What’s to be learned from the religious makeup of U.S. Congress members?

On January 3 the Pew Research Center issued its biennial “Faith on the Hill” listing of the religious identifications for each member of the incoming U.S. House and Senate, using biographical data compiled by CQ Roll Call. Reporters may want to tap scholars of both religion and political science for analysis.

Coverage in the Christian Science Monitor and other media emphasizes that although religiously unaffiliated “nones” are now as much as 23 percent of the population, members of Congress are lopsidedly religious -- on paper -- with 90.7 percent identifying as Christian, close to the 94.9 percent back in 1961.

Only popular three-term Rep. Kyrsten Sinema (D-Arizona) officially has no religious affiliation, though several members are listed as “don’t know/refused,” along with many generic identities of  "nondenominational" or “Protestant unspecified.”

What’s the news significance here? After all, formal identifications often tell us little about an office-holder’s actual faith, or stance on the issues, or whether there’s a connection. Consider liberal Sonia Sotomayor, conservative Clarence Thomas and straddler Anthony Kennedy, all self-identified Catholics on the U.S. Supreme Court, or all the pro-choice Democrats who are "personally opposed" to abortion.

Sen. Bernie Sanders is counted as “Jewish,” but was probably the most secularized major presidential candidate yet. Does a “Presbyterian” legislator belong to the “mainline” Presbyterian Church (USA) or the conservative Presbyterian Church in America? Are these currently active affiliations, or mere nominal labels that reflect childhood involvement? In reality, are a particular legislator’s religious roots important in shaping policies?

It all depends.

Nonetheless, Pew’s lineup demonstrates that despite secularization, a broadly religious image remains valuable for an American politician, whatever his/her inner life. Political scientists David Campbell and John Green both told the Monitor that “nones” are not necessarily anti-religion and may feel that faith gives a politician moral moorings. A 2015 Gallup Poll showed only 58 percent  were willing to vote for a qualified atheist as president (though that compared with 18 percent in 1958).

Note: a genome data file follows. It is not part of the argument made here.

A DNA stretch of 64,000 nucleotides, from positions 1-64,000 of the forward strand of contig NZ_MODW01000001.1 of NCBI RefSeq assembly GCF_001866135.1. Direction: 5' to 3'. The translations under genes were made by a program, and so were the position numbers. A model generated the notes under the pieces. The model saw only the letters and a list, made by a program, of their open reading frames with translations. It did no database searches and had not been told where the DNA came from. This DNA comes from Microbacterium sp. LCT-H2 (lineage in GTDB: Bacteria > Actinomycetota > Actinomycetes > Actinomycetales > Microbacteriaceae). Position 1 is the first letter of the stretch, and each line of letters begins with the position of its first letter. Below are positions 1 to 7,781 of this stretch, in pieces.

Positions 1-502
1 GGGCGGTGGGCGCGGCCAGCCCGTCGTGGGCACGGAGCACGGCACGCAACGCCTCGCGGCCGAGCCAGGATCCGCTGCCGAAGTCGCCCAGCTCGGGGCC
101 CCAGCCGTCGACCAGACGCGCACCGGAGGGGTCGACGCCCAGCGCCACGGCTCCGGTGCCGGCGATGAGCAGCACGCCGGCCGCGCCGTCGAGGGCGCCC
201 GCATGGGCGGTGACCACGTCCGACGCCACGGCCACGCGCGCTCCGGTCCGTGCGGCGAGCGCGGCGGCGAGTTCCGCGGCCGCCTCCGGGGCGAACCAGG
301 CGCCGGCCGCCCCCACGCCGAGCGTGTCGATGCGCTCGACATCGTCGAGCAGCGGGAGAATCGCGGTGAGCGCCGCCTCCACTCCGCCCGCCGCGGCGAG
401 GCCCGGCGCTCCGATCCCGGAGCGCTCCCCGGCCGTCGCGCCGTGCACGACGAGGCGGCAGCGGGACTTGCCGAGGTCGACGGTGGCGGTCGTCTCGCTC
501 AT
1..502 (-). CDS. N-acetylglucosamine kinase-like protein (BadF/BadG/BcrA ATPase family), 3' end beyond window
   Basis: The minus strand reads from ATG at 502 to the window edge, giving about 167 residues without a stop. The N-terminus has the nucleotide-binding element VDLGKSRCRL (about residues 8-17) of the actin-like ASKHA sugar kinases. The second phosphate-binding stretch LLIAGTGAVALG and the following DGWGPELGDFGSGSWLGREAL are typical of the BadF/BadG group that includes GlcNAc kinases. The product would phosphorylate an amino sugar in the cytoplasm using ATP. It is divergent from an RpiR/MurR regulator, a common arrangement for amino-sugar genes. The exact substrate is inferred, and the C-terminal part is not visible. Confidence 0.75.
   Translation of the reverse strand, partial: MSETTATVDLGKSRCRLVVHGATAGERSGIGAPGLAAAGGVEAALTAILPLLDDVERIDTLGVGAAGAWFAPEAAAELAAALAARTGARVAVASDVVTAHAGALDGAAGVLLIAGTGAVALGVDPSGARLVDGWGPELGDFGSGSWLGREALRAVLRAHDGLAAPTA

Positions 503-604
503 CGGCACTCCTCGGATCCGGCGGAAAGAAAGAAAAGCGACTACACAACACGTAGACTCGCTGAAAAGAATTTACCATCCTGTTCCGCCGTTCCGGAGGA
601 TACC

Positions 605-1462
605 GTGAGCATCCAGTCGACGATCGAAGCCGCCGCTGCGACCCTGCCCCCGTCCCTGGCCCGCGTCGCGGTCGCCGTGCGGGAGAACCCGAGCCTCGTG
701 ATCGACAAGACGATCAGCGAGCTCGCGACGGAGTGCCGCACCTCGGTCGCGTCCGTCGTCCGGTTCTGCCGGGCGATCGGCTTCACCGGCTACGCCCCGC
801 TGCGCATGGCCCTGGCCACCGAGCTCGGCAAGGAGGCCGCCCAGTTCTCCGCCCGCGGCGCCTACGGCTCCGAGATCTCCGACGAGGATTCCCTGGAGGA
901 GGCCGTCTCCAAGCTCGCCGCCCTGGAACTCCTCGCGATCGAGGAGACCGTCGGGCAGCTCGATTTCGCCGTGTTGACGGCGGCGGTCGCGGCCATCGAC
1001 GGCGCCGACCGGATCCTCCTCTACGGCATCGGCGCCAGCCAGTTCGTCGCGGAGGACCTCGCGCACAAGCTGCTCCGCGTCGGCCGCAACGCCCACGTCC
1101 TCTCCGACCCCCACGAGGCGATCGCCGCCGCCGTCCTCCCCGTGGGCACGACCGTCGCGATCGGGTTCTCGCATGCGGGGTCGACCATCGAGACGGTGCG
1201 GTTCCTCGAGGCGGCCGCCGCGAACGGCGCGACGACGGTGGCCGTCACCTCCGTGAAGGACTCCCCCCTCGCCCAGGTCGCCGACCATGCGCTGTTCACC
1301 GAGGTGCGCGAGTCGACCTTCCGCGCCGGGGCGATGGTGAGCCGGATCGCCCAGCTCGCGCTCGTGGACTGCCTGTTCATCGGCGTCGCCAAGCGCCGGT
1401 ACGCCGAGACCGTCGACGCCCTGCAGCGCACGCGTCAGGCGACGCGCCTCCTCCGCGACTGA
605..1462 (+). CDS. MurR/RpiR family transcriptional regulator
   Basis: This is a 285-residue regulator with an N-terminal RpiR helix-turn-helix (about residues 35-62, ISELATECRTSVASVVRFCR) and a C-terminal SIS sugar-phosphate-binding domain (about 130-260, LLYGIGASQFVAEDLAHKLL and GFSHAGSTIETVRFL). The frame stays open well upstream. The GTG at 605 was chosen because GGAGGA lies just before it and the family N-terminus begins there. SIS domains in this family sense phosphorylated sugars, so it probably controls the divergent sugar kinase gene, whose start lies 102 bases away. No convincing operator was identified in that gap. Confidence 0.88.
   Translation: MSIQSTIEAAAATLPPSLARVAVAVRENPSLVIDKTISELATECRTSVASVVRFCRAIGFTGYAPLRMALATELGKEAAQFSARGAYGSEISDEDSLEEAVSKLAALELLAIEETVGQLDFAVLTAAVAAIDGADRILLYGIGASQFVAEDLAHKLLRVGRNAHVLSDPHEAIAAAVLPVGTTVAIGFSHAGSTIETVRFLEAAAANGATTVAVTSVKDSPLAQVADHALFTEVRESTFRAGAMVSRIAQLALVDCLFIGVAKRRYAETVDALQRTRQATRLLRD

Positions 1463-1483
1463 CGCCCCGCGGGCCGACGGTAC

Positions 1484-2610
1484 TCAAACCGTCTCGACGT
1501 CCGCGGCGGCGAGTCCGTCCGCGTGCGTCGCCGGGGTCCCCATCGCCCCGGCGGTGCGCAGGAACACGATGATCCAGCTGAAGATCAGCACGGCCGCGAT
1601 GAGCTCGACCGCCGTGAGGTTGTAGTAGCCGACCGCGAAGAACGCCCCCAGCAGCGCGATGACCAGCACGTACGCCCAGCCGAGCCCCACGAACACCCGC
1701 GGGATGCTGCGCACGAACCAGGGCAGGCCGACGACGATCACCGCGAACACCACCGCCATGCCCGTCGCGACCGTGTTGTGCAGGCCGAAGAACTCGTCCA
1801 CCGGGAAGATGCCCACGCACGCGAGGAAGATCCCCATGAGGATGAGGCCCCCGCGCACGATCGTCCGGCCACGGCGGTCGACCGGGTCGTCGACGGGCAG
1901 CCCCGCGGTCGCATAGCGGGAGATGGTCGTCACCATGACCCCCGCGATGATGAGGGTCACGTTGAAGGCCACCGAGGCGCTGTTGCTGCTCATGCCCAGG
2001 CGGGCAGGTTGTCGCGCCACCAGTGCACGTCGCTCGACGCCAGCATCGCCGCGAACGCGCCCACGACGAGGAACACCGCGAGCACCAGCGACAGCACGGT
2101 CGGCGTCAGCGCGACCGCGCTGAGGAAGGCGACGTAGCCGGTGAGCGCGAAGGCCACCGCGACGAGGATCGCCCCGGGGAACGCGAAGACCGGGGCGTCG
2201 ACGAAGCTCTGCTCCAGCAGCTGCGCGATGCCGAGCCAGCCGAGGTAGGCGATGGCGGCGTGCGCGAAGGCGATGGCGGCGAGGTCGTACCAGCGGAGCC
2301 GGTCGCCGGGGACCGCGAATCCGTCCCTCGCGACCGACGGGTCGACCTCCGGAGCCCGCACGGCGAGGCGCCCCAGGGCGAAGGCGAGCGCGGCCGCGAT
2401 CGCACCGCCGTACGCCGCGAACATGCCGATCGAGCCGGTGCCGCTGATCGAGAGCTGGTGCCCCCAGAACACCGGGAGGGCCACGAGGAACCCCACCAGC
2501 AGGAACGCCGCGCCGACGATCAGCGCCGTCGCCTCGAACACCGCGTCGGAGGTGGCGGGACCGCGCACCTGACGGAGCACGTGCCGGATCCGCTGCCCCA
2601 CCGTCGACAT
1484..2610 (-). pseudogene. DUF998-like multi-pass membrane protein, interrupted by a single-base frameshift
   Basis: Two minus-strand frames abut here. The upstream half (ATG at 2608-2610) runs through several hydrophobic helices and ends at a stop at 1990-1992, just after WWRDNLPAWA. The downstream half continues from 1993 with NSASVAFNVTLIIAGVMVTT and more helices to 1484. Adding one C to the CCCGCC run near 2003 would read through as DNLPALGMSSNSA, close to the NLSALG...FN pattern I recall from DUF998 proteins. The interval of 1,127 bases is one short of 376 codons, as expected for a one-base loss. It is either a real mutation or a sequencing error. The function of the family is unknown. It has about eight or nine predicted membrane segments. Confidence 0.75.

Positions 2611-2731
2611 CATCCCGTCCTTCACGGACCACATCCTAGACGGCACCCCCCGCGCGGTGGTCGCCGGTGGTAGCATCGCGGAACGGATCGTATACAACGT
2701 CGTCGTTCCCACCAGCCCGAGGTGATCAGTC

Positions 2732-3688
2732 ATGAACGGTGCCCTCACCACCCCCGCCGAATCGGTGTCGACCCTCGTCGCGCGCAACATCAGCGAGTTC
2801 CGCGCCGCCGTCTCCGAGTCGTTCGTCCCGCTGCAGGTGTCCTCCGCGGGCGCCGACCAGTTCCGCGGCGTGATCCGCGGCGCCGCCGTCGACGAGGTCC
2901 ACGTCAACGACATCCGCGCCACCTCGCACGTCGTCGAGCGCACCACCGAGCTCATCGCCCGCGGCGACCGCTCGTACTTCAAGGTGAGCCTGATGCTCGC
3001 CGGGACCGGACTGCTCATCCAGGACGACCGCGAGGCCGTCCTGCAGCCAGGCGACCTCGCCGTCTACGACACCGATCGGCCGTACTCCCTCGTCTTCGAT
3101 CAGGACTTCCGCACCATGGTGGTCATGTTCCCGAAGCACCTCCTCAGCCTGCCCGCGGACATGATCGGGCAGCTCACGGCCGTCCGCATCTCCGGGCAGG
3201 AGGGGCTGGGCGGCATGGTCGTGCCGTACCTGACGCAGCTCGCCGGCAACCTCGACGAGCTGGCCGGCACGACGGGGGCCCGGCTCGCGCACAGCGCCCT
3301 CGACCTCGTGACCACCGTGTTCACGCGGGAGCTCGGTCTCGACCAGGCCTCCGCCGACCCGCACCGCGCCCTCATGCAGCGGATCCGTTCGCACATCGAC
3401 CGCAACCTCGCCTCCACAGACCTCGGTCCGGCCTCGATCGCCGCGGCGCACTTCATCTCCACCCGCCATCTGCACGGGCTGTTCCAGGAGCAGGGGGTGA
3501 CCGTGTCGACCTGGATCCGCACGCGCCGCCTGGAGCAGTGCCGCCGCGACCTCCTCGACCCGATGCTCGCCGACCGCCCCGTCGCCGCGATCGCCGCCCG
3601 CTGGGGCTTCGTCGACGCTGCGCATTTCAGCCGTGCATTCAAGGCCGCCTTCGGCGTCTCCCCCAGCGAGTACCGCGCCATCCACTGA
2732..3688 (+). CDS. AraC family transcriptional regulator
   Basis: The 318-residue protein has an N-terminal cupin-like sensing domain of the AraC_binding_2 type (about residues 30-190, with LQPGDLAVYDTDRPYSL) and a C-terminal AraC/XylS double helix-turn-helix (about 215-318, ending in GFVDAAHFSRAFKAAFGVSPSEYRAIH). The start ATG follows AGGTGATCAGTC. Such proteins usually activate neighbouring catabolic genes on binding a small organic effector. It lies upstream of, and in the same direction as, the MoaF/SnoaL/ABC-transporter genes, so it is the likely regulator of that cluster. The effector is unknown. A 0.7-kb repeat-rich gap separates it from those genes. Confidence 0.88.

Pew portrays some continuation of the longstanding alignment of Catholic and Jewish politicians with the Democratic Party. With Republicans in Congress, 27 percent are Catholic (among them House Speaker Paul Ryan), compared with 37 percent of Democrats. As of 1961, Protestants claimed 398 members of Congress, versus a slim majority of 299 today. During the years since President Kennedy took office, Catholics have increased from 100 to 168.

There are only two Jewish Republicans versus 28 Democrats. That Jewish total of 30 is a rapid drop from the 45 in the 2009-2010 Congress. Yet an impressive 8 out of 100 Senators are Jews, over-representation compared with their 2 percent of the over-all population. The traditionally elite Anglican/Episcopal category is over-represented, with 35 members in the two houses, though that’s a drop of six from the previous Congress. Baptists, at one time under-represented, are the largest Protestant category with 61 House members and 22 Senators (including Majority Leader Mitch McConnell), equaling their 15 percent of U.S. adults.

Also, the listings are social barometers that tell journalists something about new groups’ ascent into the ranks of high-prestige officials. All of the following are Democrats:

* Three Buddhists (Senator Mazie Hirono of Hawaii, Representatives Hank Johnson of Georgia and newly elected Colleen Hanabusa of Hawaii).

* Three Hindus in the House (Tulsi Gabbard of Hawaii, newly joined by Ro Khanna of California and Raja Krishnamoorthi of Illinois).

* Two Muslims in the House (Keith Ellison of Minnesota, the first of his faith in Congress, and Andre Carson of Indiana). However, the Muslim count could  drop to one because Ellison says he’ll resign if chosen new chair of the Democratic National Committee at a February 23-26 meeting.

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